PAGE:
We went to a fantastic gig last night : The
Matthew Herbert Big Band
, supported by Mugison.
Both acts were fantastic – pretty strange, but really great nonetheless
: I left the concert in Vicar Street with a very wide smile on my face
and happily ringing ears.

Mugison had arrived just that evening from Iceland, and had lost his
luggage on the way (thanks Aer Lingus), so lacking the electronic box of
tricks he carries about most of the time, he made do with a laptop and
an acoustic guitar, though it didn’t seem to handicap his performance. A
fairly weird set, interspersed with amusing stories and witty anecdotes,
there was enough going on to make (what was just a support
act!) extremely memorable. Kicking off the set with an electronic wall
of noise, generated from a combination of his laptop and some samples
done on the spot of himself wailing into a microphone, things calmed
down a little bit as he got going. Using samples of the audience as part
of the rhythm section on one track, it was an excellent mis-mash of
electronic and acoustic sounds. Mugison’s set ended with a fantastic
song, played with all of the house lights down, with him standing on a
chair, enlisting the help of a poor unfortunate member of the audience
to hold an LCD projector in order to project an mpeg of his girlfriend
singing backing vocals, onto his guitar : absolutely wonderful (and a
good song to boot!)

The main act of course, was why we were there. Being fans of the big
bands in general, myself and the missus have seen quite a few different
bands over the years : Jools
Holland and his band
a number of times, Chris
Barber
in the NCH and Tam
White & his band in Edinburgh
– but I can safely say, that none
of them were anything like what we heard last night.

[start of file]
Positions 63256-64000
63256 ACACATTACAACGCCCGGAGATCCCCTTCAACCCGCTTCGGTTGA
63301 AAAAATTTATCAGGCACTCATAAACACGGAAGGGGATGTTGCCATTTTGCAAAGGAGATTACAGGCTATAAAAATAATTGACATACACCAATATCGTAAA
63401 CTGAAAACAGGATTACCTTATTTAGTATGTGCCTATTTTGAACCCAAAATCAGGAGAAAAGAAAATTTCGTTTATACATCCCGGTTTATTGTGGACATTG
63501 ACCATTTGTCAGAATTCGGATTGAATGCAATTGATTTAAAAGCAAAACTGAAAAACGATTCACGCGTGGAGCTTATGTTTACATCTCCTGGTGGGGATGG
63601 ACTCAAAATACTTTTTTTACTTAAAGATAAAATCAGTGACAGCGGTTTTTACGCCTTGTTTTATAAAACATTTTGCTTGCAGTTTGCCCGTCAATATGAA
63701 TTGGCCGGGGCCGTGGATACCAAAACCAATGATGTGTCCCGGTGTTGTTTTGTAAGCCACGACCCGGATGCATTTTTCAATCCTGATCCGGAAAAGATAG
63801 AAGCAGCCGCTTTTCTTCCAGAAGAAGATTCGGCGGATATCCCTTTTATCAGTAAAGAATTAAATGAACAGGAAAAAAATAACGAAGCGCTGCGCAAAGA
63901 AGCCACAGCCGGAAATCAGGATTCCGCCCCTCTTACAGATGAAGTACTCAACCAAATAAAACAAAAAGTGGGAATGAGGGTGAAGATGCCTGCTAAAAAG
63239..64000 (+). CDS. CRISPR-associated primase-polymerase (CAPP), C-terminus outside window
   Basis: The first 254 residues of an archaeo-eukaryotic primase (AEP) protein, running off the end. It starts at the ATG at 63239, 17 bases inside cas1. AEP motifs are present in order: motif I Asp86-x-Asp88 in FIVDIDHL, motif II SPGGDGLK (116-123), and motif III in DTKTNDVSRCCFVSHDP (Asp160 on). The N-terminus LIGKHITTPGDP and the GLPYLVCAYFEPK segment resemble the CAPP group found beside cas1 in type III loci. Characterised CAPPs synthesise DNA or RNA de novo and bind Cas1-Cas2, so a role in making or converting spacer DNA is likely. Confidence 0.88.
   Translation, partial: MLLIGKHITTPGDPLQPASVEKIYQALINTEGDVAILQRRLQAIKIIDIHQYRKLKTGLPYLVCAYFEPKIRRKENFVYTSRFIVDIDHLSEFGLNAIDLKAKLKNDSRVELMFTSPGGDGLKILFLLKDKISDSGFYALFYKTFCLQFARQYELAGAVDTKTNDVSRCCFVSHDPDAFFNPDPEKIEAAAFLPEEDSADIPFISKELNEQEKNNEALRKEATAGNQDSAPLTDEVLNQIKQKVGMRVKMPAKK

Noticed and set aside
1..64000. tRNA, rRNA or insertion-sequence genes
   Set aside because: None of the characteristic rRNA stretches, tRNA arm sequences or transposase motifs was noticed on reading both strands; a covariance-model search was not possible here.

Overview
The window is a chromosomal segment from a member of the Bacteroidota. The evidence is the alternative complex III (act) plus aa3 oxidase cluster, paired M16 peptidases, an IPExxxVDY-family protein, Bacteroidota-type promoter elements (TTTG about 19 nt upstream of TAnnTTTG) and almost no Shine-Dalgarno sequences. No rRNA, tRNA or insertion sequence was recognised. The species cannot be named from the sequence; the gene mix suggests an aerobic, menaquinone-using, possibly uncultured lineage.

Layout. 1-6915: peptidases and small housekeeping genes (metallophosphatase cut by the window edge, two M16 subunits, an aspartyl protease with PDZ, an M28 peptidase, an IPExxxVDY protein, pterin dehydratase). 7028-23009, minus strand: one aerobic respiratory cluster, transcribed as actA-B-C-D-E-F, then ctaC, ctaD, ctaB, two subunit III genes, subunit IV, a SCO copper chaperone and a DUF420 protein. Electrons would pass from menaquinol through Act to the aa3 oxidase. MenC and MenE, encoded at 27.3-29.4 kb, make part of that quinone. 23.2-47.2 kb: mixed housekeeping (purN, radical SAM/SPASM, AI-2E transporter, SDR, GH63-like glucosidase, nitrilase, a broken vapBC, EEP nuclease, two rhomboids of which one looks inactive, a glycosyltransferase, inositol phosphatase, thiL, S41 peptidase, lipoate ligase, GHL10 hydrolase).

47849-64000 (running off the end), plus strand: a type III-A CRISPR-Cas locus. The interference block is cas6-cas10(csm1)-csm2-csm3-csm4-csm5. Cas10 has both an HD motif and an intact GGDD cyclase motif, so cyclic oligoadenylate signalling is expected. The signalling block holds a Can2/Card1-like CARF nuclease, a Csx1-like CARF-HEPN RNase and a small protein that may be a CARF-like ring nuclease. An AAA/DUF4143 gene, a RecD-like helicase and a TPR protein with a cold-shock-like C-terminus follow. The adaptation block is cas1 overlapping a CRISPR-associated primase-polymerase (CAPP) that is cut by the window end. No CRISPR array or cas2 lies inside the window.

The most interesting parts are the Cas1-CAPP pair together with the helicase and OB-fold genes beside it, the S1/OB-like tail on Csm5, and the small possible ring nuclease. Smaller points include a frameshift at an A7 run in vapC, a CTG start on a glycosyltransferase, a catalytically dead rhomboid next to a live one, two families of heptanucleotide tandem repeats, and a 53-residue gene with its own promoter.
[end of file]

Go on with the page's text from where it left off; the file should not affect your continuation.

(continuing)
Using various electronic gizmos, Matthew
Herbert
takes a live big band, and messes about with their sound,
live on stage – sampling, twisting, distorting, sequencing and generally
having a fantastic time of it all.

The set started with Matthew Herbert, alone on the stage in one corner,
holding a mug up to a microphone and tapping it once with a spoon. The
resulting “tink” was sampled, and then resampled,
passed through an array of filters, and then blasted at the audience in
various wild and interesting ways – all wonderful. The band (4 trumpets,
4 saxophones, bass, drums, piano player and conductor) filed onto the
stage to applause from the audience as this coffee-mug-assault was going
on.

Now, I suspect that a lot of people in the audience hadn’t been in the
same room as a big band before, but as usual, there’s nothing like the
thrill (or the volume!) of hearing a big band in full voice : it’s
terrific, go see one sometime if you haven’t.

Apart from the electronic sounds, there were quite a few non-electronic,
but far from conventional instruments used as well. One number, about
the perils of bad-journalism (as far as I could tell) used the band
ripping up copies of the Daily Mail and other Rupert
Murdoch
-publications as the rhythm section, all being sampled and
otherwise mucked-about-with. Another song had the band members using
balloons to screech, blow and whoop along with the music : it would all
have sounded terribly pretentious if this had been mentioned on the
flyer for the concert, but during the performance, the looks of glee on
the musicians faces showed that it was anything but.

The two encores ended with a number, again with the house lights down,
which had the entire band, and any members of the audience who felt like
it, using flash-cameras to add their own light show to the music. All in
all, it was an excellent evening – albeit completely unexpected. Having
no idea what the gig would be like, we went in with an open mind, and
came out with a big grin. What a great way to end the weekend – definitely
want to add both Mugison and the Matthew Herbert Big Band to my CD collection…

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